The man's body lay on the ground. He turned out to be completely unarmed. According to official statements made by several soldiers, he also appears to have been deaf or mentally disabled. Above his beard, a large portion of his skull was missing, blown away by the hail of bullets. Spc. Michael Wagnon collected a piece of the skull and kept it as a trophy.
It was the team's second killing of an unarmed man in as many weeks, and the second time they violated a body. But rather than investigate the shooting, the platoon's officers concentrated on trying to justify it. When 1st Lt. Roman Ligsay radioed Capt. Matthew Quiggle, the platoon's commanding officer, and informed him that the same unit had shot an unarmed Afghan male, the captain was furious. "He strongly believed that we had illegitimately killed a local national," recalls Quintal.
Quiggle ordered Ligsay to search until they found a weapon. "Lt. Ligsay was pretty freaked out," Quintal recalls. "He was positive he was going to lose his job." For the next hour the platoon swept the area with their flashlights looking for weapons, but they couldn't find anything.
Then Staff Sgt. Bram ordered Quintal to hand him the AK-47 magazine that Gibbs had stowed in the metal box in the Stryker. A private named Justin Stoner passed it down. A few minutes later, a voice called out in the darkness. "Sir!" Bram yelled. "I think I found something."
Lt. Ligsay walked up and saw the black magazine lying on the ground. He called it in, and the platoon breathed a sigh of relief. The members of the kill team knew it was a drop magazine, but it turned the shooting into a legitimate kill.
"The incident was staged to look like he may have had a weapon," Stoner told investigators. "Basically, what we did was a desperate search to justify killing this guy. But in reality he was just some old, deaf, retarded guy. We basically executed this man."
Under the rules of engagement, however, the U.S. military still considers the man responsible for his own death. Because he ignored the platoon's warnings and moved in their direction, no one has been charged in his killing – even though the Army now knows he was gunned down by soldiers intent on shooting unarmed civilians for sport.
Within a month, according to the Army, Gibbs executed another civilian and planted a weapon on the body. It was during Operation Kodak Moment, a routine mission to photograph and compile a database of the male residents of a village called Kari Kheyl. On February 22nd, the day of the mission, Gibbs hid the AK-47 he had stolen from the Afghan National Police in a black assault pack. As the platoon made its way through the village, he went to the hut of Marach Agha, a man he suspected of belonging to the Taliban, and ordered him outside.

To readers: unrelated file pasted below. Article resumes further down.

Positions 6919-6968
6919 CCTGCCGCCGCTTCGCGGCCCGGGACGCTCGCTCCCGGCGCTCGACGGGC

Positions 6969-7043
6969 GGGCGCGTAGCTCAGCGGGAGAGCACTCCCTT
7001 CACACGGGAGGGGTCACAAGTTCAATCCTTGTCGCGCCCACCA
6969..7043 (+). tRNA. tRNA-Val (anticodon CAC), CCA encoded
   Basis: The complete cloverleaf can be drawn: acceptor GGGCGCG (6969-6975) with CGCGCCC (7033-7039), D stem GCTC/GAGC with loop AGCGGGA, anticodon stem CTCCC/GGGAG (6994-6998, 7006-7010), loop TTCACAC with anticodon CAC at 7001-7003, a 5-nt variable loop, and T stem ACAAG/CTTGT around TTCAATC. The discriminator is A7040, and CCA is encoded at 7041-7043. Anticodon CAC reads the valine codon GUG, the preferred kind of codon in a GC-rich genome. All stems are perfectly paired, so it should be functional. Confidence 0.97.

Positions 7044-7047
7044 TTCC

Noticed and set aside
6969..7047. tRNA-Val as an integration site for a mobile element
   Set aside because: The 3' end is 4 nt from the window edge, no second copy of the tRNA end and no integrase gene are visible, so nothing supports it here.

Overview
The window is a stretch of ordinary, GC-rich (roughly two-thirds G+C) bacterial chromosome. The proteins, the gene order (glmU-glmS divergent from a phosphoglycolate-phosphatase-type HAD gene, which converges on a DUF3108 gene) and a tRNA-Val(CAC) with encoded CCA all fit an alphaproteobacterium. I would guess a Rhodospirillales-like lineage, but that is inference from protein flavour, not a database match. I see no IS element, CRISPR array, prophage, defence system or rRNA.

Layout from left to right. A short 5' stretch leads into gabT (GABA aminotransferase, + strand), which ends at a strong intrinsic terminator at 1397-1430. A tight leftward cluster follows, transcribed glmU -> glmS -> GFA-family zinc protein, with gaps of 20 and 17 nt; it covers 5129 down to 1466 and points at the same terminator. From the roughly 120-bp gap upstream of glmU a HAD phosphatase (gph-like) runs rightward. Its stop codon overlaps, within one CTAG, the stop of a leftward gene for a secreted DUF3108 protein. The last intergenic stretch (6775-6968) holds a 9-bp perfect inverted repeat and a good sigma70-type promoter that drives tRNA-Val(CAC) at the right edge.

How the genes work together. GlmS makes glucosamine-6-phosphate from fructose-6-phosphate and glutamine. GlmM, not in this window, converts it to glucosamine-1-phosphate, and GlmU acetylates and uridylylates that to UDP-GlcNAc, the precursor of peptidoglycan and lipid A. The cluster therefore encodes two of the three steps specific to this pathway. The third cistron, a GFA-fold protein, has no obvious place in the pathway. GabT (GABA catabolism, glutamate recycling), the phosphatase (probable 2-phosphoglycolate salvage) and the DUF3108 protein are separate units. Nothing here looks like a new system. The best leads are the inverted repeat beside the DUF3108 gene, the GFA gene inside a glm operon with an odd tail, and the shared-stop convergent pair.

First Gibbs fired the AK-47 into a nearby wall and dropped the weapon at Agha's feet. Then he shot the man at close range with his M4 rifle. Morlock and Wagnon followed up with a few rounds of their own. With the scene staged to his satisfaction, Gibbs called in a report.
Staff Sgt. Sprague was one of the first to respond. Gibbs claimed that he had turned a corner and spotted the man, who had fired at him with the AK-47, only to have the rifle jam. But when Sprague picked up the Kalashnikov, it seemed to be in perfect operating condition. A short time later, as he walked down a dusty alley in the village, Sprague himself came under attack from small-arms fire. He responded instinctively by squeezing the trigger on the AK-47 – and the gun fired "with no problems at all."
Sprague reported the discrepancy to Lt. Ligsay. When the body was identified, relatives also reported that Agha was a deeply religious man who would never have taken up arms. He "did not know how to use an AK-47," they told Ligsay. Once again, however, no action was taken, nor was Gibbs disciplined.
With their commanding officers repeatedly failing to investigate, the kill team was starting to feel invulnerable. To encourage soldiers in other units to target unarmed civilians, Gibbs had given one of the "off the books" grenades he had scrounged to a friend from another battalion, Staff Sgt. Robert Stevens. "It showed up in a box on my desk," recalled Stevens, a senior medic. "When I opened the box, I saw a grenade canister, which had a grenade in it and a dirty green sock." Figuring the sock was some kind of joke, Stevens threw it away. Later, when he saw Gibbs, he mentioned getting the grenade.
"Did you get the other thing?" Gibbs asked.
"What, the sock?" Stevens said.
"No, what was in the sock," Gibbs replied.
Inside the sock, Gibbs had placed a severed human finger.
Stevens got the message. On March 10th, as his convoy was driving down Highway 1, the central road connecting Kandahar to the north, Stevens stuck his head out of his Stryker's open hatch and tossed the grenade. It detonated a few seconds later than he had anticipated, and when it blew, it thudded into the vehicle. Stevens immediately began firing at a nearby compound of huts, yelling at another platoon member to do the same. "Get the fuck up, Morgan!" he screamed. "Let's go, shoot!"
No casualties were reported from the incident, but it earned Stevens an Army Commendation Medal and a Combat Medical Badge. Stevens later admitted that he had concocted the ambush not only because he wanted to get rid of the illegal grenade but because he "wanted to hook up the guys in the company" with their Combat Infantryman Badges, 14 of which were awarded in the aftermath of the shooting. All of the awards were revoked when the Army learned the attack had been faked.
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